A study has found that women who are at risk of lymphedema following breast cancer surgery will not be at higher risk of lyphedema in the arm if they do gentle lifting exercises. Such exercise, say the researchers, may reduce the risk of lymphedema.
The types of exercises that may be beneficial are those that:
Also recommended is aerobic exercise that focuses on the upper body, helps with weight loss, and encourages deep breathing.
If any heaviness or change in shape, texture or other change in the limb should be monitored. It may be a sign that the current exercise level is too high.
Experts believe that the muscles act as a pump during exercise, pumping the lymph to areas where it is needed.
However, there is not yet enough evidence to support any specific type of exercise for lymphedema. Women who have undergone breast cancer surgery are advised to seek out a specialized physical therapist or other health professional who can help them to build up exercise gradually.
Repeated episodes or untreated lymphedema can lead to other complications. These include:
Skin infections: Repeated episodes of cellulitis are common with lymphedema. Cellulitis is a bacterial infection of the deeper layers of skin and the fat and soft tissue layers under the skin.
Lymphangitis: An inflammation of the lymph vessels can develop, and when infectious, it is usually caused by a Streptococcus bacterial infection. If left untreated, it can spread to the skin and adjacent soft tissues, causing cellulitis, or into the bloodstream, causing bacteremia.
Psychological effects: Lymphedema can affect the appearance, and this can have a psychological impact, especially in those who have been living with cancer. Lymphedema increases the risk of developing depression.
The affected limb is more vulnerable to skin infections because the supply of lymphocytes (which fight infection) is reduced.
If the patient takes measures to minimize the risk of cuts and grazes to the skin, their risk of subsequent infections may be significantly reduced. The following measures may help:
Avoiding hot showers, steam rooms, and saunas may help prevent symptoms of lymphedema.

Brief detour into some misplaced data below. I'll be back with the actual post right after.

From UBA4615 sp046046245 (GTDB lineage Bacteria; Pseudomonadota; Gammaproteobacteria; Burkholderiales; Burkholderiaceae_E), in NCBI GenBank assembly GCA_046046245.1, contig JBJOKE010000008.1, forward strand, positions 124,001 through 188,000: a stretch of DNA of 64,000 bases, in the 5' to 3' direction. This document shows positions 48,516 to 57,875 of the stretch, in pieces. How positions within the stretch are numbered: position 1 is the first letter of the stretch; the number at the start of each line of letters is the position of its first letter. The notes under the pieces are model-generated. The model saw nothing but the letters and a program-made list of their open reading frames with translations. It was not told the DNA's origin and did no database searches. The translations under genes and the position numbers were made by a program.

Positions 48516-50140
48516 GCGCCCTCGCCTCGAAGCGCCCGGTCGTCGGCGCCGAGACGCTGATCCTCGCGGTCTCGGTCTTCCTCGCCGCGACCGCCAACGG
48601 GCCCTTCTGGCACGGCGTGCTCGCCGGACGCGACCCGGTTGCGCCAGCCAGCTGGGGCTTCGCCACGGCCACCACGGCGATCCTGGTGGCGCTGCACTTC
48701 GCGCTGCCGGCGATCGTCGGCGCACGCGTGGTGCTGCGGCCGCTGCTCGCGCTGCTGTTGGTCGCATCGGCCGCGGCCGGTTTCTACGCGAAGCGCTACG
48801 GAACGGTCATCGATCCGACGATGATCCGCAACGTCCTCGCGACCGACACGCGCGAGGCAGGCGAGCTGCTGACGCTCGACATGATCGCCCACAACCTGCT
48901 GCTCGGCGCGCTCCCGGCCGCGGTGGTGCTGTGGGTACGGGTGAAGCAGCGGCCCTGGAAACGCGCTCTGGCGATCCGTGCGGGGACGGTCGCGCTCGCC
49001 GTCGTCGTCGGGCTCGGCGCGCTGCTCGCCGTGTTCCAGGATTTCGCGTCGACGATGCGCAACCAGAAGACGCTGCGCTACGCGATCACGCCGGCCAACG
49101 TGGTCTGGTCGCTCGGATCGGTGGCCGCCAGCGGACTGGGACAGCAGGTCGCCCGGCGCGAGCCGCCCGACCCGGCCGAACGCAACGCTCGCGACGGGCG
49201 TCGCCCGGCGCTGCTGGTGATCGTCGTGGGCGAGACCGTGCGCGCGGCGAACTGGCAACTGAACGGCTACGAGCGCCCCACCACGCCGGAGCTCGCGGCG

After cancer treatment, avoid heavy activity with the affected limb; rest it while recovering.
Avoid sun beds, steam rooms, and saunas.
Do not take very hot baths or showers.
Do not wear tight-fitting clothes.
Do not wear tight-fitting jewelry.
Don't go barefoot outdoors.
Look for changes or breaks in the skin.
Keep your skin supple by moisturizing it every day.
Make sure footwear fits properly.
To prevent developing athlete's foot, use an anti-fungal foot powder.
Use gloves when gardening.
Keep nails short.
When going outside in an area where there may be insects, use insect repellent.
When out in the sun, use a high factor sun block.
When you have a cut, treat it immediately with an antiseptic cream. And keep the area clean.
Raise the affected limb above the level of the heart whenever possible.
Avoid blood pressure checks, blood draws, or injections in the affected limb.
Diet, body weight, and obesity
The heavier a patient is, the higher the strain on the areas that are swollen. A healthy diet, aiming for an ideal body weight, may help alleviate the signs and symptoms of lymphedema.
There is no cure for lymphedema, and it is a progressive condition. The outlook will depend to some extent on the severity of symptoms.
Following a healthful lifestyle, including a balanced diet and movement or exercise can help reduce fluid buildup and stimulate the flow of lymph. Follow the physician's advice about the best option for you.